Check out the photos of my barn door mount. I happened to have some lightweight aluminum structural material which is easy to work, but I could have used some 1/2″ plywood with good effect as well. You need to get a hinge that has very little play and the best I’ve found are the piano hinges that you can get up to several feet long. They are quite rigid and yet rotate freely. I bought a 12″ version and cut it down to about 3″ wide for my mount, but in hindsight, I should have gone wider to at least 6″ for increased rigidity. The 3″ section of hinge is barely adequate for my purpose here. In addition, if you make a wider barn door you could mount multiple cameras on it for meteor showers! The pictures show how I made the mount with the hinge on one side and holes for the curved drive on the other, with that spacing of 11.43″ held carefully. You have the option of lowering the upper movable part of the mount if you put the sector drive on the west side, or like I did, raise the upper part of the mount with it on the east side. You need to have some way to hold the mount to the angle to match your latitude, in our case about 32 degrees. I chose to keep the tripod head level for maximum stability and built in a tilted bracket to get my 32 degree adjustment. Fasten it to your tripod, adapt your camera to the upper plate and you are about ready to go. I already had the ball camera bracket, but you can similarly go to a camera store (the Jones Photo Pro Division on Country Club has a huge variety of camera mounts and tripod heads) and get an equivalent. Similarly, if you have TWO tripods, you can take the head off one of them to use as the camera mount on the barn door.

For the drive, I glued a long narrow piece of plastic to a 1/4X20 nut so that I could turn the nut accurately during the long exposures. In practice, imagine that it is the sweep second hand of a clock and that is the speed that you need to turn it. I chose not to complicate things by trying to motorize it, but it could easily be done. If you have a timer of some sort and a scale mounted to the bottom plate near the drive nut, you can easily move it accurately enough for a 135mm lens. A small red flashlight helps to see what you are doing. Think of it this way – in my “rules of thumb” I told you about the longest exposure you could take with a camera lens before it showed trailing was 650/lens focal length. So for a 50mm camera lens, you can go for a 13 second exposure before it shows trails. Now use this as a guide to how accurately you need to turn your drive nut on the barn door mount. At 13 seconds before trailing shows, you could make an adjustment every 10 seconds and no trailing would result. Similarly, for a 135 lens, your “window” is about 5 seconds, so you must be on the ball when tracking the longer focal lengths. I went with a 135mm lens for 10 minutes, so it can be done even manually turning the drive nut with good results.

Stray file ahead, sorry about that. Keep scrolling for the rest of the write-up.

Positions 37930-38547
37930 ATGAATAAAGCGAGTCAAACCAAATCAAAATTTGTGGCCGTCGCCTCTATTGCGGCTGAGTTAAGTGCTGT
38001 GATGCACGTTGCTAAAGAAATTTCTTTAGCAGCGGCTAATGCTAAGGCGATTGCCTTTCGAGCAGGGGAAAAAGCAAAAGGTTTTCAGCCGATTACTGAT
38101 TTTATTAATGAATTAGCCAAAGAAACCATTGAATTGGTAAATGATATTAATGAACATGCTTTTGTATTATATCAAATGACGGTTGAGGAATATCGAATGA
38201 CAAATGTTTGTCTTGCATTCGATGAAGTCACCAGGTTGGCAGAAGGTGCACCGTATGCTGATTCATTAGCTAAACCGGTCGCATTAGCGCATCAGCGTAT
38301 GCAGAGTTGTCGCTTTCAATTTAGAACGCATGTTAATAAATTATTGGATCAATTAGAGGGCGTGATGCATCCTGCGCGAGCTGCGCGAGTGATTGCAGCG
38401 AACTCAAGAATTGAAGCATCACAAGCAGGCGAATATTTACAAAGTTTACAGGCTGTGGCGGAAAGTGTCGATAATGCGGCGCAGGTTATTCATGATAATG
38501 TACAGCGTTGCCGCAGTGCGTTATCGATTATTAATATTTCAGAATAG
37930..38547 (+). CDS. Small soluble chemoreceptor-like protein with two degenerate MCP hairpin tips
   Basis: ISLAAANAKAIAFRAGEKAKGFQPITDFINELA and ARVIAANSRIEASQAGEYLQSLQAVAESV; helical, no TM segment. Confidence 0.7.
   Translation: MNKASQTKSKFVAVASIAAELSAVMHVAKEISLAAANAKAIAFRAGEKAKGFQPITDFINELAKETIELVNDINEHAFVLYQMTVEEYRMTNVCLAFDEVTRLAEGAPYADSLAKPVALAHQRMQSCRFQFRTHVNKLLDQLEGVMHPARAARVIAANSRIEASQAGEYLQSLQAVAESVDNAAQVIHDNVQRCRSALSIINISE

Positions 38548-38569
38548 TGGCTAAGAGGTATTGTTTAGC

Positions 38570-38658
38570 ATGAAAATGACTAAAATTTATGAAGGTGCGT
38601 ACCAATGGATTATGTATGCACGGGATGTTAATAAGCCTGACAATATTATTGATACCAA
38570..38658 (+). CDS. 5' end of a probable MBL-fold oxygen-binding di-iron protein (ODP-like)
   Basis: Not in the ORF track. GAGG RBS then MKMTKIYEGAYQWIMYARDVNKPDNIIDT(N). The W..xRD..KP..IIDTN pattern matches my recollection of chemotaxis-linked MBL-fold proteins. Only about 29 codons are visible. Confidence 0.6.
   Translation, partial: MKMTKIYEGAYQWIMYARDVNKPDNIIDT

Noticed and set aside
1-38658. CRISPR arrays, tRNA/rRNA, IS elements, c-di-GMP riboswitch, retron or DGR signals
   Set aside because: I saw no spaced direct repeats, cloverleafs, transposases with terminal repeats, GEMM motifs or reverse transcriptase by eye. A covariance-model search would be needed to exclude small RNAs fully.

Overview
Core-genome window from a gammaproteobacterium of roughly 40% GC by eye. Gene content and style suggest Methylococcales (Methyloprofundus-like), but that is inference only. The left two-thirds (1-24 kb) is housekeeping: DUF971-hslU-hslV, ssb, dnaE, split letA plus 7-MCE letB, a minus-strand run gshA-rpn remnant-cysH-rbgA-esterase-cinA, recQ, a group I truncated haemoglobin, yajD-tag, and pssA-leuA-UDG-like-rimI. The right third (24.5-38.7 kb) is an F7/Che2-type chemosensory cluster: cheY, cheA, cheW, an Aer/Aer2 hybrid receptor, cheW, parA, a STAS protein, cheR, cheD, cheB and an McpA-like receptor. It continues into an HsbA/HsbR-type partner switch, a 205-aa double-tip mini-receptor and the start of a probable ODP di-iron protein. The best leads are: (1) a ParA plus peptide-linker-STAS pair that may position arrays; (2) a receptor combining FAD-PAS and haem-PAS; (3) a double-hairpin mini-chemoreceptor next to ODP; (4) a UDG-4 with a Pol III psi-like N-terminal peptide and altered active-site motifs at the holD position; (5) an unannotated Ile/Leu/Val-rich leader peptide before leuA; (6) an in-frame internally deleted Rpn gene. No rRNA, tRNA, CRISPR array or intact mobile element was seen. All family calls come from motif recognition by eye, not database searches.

As for alignment on the pole, you can go to a lot of work to put in some sort of pointer, but any error in installing it relative to the rotational axis of the hinge adds to the overall pointing error. I just sight up along the hinge to Polaris, and even with my short 3″ long hinge, it seems accurate enough. A longer hinge as I suggested would make a more accurate sight.

That’s about it – check out the photos to see some pretty good results. E-mail me if you have any questions at ketelsen at as.arizona.edu.